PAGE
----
SitNews - Stories in the News - Ketchikan, Alaska

Protecting Habitat for Salmon Lands National Recognition


February 04, 2013
Monday PM

(SitNews) Anchorage, Alaska - Coordinated action to conserve coastal habitat in Southcentral Alaska has captured national attention. On Thursday February 7th at the Alaska Forum on the Environment conference scheduled to be held at the Dena'ina Convention Center, Special Assistant to the Secretary of the Interior for Alaska, Pat Pourchot, will present the Matanuska-Susitna Valley Coastal Conservation Partnership with a 2012 Coastal America Partnership Award on behalf of the Obama Administration and Coastal America.

Coastal America selected the Alaska partnership to receive this national award for its outstanding efforts to voluntarily conserve more than 6,000 acres of coastal habitat important to Pacific salmon and other wildlife. The Alaska-based effort is one of only four collaborative teams throughout the Nation to receive this prestigious award in 2012.

Coastal America (CA) was established in 1992 to conserve and restore coastal watersheds throughout the United States. Coastal America protects the Nation's coastal resources by integrating federal actions with state and local government and non-governmental efforts to pool community and agency expertise to leverage voluntary conservation actions.

“Obama Administration representatives from eight key agencies unanimously agreed that the Matanuska-Susitna Valley Coastal Conservation Partnership is worthy of recognition," said Carli Bertrand, Program Coordinator with Coastal America. “It is the only conservation award of its kind presented by the Administration,” Bertrand explained.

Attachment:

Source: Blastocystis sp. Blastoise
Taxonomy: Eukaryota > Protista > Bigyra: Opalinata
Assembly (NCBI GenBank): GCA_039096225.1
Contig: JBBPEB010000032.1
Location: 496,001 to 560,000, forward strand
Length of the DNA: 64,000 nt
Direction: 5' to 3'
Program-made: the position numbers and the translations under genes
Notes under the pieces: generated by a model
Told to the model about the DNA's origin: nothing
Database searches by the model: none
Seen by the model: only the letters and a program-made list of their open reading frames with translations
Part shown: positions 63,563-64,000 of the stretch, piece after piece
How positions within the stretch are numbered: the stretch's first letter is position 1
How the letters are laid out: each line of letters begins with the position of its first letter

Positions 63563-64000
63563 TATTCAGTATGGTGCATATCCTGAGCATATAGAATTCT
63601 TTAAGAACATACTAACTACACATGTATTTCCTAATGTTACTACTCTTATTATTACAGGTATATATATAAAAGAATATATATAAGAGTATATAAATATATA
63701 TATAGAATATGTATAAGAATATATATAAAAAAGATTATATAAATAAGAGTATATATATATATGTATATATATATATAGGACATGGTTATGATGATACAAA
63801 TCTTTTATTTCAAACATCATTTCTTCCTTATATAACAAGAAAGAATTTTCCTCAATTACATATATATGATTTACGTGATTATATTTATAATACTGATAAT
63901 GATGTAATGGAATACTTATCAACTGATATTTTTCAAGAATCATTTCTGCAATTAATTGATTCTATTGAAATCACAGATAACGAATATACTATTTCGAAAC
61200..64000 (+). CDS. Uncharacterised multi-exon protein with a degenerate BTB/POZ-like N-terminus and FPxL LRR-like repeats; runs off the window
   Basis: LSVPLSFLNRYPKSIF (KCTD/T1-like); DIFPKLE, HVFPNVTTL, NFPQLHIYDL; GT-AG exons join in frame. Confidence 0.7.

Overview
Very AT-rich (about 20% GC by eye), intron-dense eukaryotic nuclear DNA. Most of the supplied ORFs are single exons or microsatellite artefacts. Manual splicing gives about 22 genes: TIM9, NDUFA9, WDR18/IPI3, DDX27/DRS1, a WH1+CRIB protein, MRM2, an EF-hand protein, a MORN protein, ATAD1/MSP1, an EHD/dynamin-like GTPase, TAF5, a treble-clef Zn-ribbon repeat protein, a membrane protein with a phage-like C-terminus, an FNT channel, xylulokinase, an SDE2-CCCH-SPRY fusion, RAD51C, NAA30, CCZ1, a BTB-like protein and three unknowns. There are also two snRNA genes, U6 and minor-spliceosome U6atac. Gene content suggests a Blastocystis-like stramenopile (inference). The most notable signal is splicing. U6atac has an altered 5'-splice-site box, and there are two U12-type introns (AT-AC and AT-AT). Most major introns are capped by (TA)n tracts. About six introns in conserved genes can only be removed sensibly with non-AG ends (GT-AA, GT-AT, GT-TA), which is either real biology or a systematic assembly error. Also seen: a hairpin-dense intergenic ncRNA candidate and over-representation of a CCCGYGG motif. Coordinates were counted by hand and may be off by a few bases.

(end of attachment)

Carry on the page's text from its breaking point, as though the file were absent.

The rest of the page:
In 2010, the partnership formed a team of government agencies, non-governmental organizations and private landowners to design a method for assessing lands in the Mat-Su Valley for their salmon and habitat values. The assessment was completed by the Great Land Trust, an Alaska-based land trust, under a cooperative agreement with U.S. Fish and Wildlife Service. The Trust used this assessment to contact landowners to gauge interest in voluntarily conserving their lands. A recent outcome of this effort is the completion of a 4,800-acre Knik River Islands Conservation Easement between Eklutna Inc. and the Great Land Trust. These lands provide excellent habitat for Pacific salmon, migratory birds and other wildlife.

“We are honored to work with the Great Land Trust, the U.S. Fish and Wildlife Service and other agency partners to protect key salmon habitat for our shareholders and the community," said Curtis McQueen, CEO, Eklutna, Incorporated. “We thank Coastal America for recognizing our contributions," McQueen added.

Numerous cooperating organizations participate in this partnership effort, including: Great Land Trust, Alaska Department of Natural Resources, U.S. Army Corps of Engineers-Alaska District, Eklutna Incorporated, U.S. Fish and Wildlife Service, The Conservation Fund Alaska, Alaskans for the Palmer Hay Flats, Alaska Department of Fish and Game, Pacific Coast Joint Venture, Municipality of Anchorage, U.S. Environmental Protection Agency, NOAA's National Marine Fisheries Service, Joint Base Elmendorf-Richardson, Matanuska-Susitna Borough, Mat-Su Basin Salmon Habitat Partnership, and individual private landowners.

“Alaskans care deeply about salmon and aquatic resources and depend on them for food and the economic health of their communities," said Pat Pourchot. “Strong private-public partnerships are essential to future health and sustainability of fish and aquatic resources in Alaska and across the country,” Pourchot stated.

Source of News: 

U.S. Fish & Wildlife Service

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Stories In The News
Ketchikan, Alaska

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